This newest failure of a personalized therapy is perhaps more striking than the demise of dissimilar novel compounds because an immunotherapy should work in much the same way as a vaccine – of which we have many. As long as the antigen is well defined and consistent, as would be expected in a clonal population of tumor cells, inducing an immune response should be relatively straightforward. So… why isn’t it working? “The short answer is, we don’t know,” admitted Longenecker. He has a suspicion or two, one being the timing of the immunotherapeutic dose after treatment with rituximab – an agent which depletes the B-cell population required for an immune response. Favrille’s strategy was to dose with the active immunotherapy at a time of minimal tumor burden, which would be within a few months of rituximab administration, yet prior to full B-cell recovery. “There’s a theory that you need B-cells to recover from Rituxan in order to get a maximum immune response… but that remains an area of speculation.”
Longenecker is not the only one giving the matter some thought. Investigators at BioVest, makers of the last remaining personalized immunotherapy in development for NHL, BioVaxID, have their own ideas. “We believe the only way to get an effective reaction out of the immune system is to use true copies of the tumor markers,” said Steve Arikian, M.D. Chairman and CEO of BioVest. And this has to be done through the use of hybridoma technology. “You get high fidelity copies of the tumor idiotype (antigen) which is how we got such strong immune response data from our phase II trial.” Arikian wonders if Favrille had the right idea, but the wrong method – their recombinant idiotype product was simply too imprecise to efficiently mimic the endogenous target.
BioVest’s own trial, which began enrollment in 2000, differs for the Favrille investigation in that it used an adriamycin-based chemotherapy to induce the initial disease remission, and the active immunotherapy was only administered after a six month “holiday” in order to allow time for the patient’s immune system to recover. Arikian believes this difference will be critical to producing a significant outcome in the active treatment arm.
The unblinding of BioVest’s trial is slated for late June, yet, even a positive result may not matter. As Favrille’s CEO points out, “We live in a Rituxan dominated world.” The two trials combining immunotherapy with chemotherapy-induced remission were extremely difficult to enroll, and essentially, behind the times. “Genitope took 4 years, and BioVest took 8 years – both programs excluded Rituxan. That will complicate whether [a positive outcome] will find a place in the market.” Rituximab rules. The order of the day is not to rescue chemotherapy, but to find a way to use your drug in a rituximab combination.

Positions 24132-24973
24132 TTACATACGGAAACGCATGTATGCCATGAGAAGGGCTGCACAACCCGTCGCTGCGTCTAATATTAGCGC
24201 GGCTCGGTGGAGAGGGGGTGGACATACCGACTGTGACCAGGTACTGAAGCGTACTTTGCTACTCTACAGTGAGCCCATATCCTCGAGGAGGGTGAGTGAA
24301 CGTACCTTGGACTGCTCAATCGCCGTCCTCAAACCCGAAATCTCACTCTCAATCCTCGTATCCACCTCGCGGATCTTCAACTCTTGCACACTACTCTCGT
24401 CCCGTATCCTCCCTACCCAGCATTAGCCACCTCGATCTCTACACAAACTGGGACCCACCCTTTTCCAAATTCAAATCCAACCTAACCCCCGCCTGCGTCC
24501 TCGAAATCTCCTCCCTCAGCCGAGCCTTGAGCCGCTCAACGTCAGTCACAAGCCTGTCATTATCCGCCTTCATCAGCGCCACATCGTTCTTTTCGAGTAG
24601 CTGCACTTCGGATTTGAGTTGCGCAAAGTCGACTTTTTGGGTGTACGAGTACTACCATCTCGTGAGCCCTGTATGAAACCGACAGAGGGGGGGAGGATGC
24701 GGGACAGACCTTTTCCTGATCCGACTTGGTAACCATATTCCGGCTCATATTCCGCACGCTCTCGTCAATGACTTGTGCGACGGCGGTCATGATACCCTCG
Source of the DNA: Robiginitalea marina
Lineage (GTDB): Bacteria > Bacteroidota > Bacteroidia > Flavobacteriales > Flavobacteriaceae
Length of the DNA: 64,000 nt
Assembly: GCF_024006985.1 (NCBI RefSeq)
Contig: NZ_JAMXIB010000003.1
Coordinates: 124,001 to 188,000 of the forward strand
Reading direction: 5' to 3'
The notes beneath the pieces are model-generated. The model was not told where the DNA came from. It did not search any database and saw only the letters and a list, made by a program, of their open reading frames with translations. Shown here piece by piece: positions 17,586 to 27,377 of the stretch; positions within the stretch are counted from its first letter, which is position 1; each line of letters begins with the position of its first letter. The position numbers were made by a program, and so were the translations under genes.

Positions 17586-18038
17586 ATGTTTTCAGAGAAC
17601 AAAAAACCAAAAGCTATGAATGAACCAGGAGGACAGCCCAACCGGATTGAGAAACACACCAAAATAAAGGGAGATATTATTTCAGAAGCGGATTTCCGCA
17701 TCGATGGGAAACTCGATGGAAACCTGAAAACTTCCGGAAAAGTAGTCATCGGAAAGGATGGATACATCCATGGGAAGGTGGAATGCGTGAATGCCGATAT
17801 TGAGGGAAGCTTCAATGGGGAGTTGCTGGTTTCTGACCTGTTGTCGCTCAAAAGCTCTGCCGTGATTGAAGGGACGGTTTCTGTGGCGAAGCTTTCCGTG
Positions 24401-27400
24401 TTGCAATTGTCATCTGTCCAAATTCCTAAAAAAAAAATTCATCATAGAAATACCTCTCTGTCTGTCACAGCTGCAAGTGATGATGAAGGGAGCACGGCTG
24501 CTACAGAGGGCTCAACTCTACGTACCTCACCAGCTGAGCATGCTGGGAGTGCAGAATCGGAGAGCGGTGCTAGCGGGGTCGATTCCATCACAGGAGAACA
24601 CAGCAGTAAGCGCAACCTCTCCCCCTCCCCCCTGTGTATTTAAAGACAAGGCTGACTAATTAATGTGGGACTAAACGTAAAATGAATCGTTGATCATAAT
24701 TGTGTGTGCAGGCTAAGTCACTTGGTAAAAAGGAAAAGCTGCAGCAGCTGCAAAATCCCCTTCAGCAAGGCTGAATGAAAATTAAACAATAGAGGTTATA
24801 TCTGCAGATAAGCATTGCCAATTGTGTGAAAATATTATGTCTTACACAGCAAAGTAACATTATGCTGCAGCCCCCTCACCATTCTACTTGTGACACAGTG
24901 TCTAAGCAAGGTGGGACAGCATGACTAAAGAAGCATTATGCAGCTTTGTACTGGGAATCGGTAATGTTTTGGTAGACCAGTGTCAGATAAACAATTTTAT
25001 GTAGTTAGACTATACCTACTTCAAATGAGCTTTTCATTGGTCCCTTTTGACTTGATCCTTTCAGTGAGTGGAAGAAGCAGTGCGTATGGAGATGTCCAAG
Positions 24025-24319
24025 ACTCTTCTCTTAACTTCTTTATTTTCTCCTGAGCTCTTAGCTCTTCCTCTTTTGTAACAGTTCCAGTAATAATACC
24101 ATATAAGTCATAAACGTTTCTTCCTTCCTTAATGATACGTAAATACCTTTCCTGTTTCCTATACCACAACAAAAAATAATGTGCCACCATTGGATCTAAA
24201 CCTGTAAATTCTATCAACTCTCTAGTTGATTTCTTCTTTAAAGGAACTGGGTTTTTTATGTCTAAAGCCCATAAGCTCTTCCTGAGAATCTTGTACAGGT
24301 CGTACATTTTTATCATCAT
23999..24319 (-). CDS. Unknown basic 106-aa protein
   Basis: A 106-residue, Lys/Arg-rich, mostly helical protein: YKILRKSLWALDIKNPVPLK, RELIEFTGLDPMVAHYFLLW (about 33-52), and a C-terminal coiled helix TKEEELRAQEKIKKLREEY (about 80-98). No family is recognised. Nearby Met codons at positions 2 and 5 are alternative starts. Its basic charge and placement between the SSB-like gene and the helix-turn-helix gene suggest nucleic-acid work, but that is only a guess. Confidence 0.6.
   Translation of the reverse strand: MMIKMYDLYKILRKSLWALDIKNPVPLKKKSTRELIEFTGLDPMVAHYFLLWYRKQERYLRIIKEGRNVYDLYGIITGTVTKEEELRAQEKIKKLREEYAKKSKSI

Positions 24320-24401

For now, Longenecker thinks that anyone looking to enter the patient-specific immunotherapeutic field should first return to the drawing board. Is B-cell recovery necessary? Are T-cells down-regulating a therapeutic immune response? “Our trial has demonstrated that it is possible to develop an immune response against your own idiotype proteins. The question is, how do you take that observation and convert it into a clinically useful approach?”
John McCamant is the editor of the leading investment newsletter Medical Technology Stock Letter. He has established an extensive network of contacts in the investment banking and venture capital communities. His expertise in the field of biotechnology investments is a subject of media interest, and as a result, he is frequently consulted and quoted by The Washington Post, Business Week, Reuter’s, and Worth. In addition, John has been featured on CNN and CNBC. He gave us his thoughts on last week’s release of the ASCO abstracts, and even a little free advice.
OBR: We’ve all heard that this is the first time that ASCO is releasing the abstract data to everyone at the same time. Did you and your team have to pull an all-nighter?
JM: Yes and no. We did spend a lot of time digging through abstracts. However, because we are based on the West coast, we had access at 6 p.m. our time, which meant we could both get a lot of work done and still manage to get some sleep. To be perfectly honest, we are quite pleased that ASCO has “seen the light” and changed their policy to reflect the real world of clinical trial results disclosure. By real world, what we mean is that if nothing else, it is now being acknowledged that ASCO data does affect/move stock prices. In the past, this policy has disproportionately affected the smaller biotechs. The bottom line is that ASCO has a responsibility to disseminate information evenly and fairly, and the changes they made to their policy for this year represents a solid step in that direction.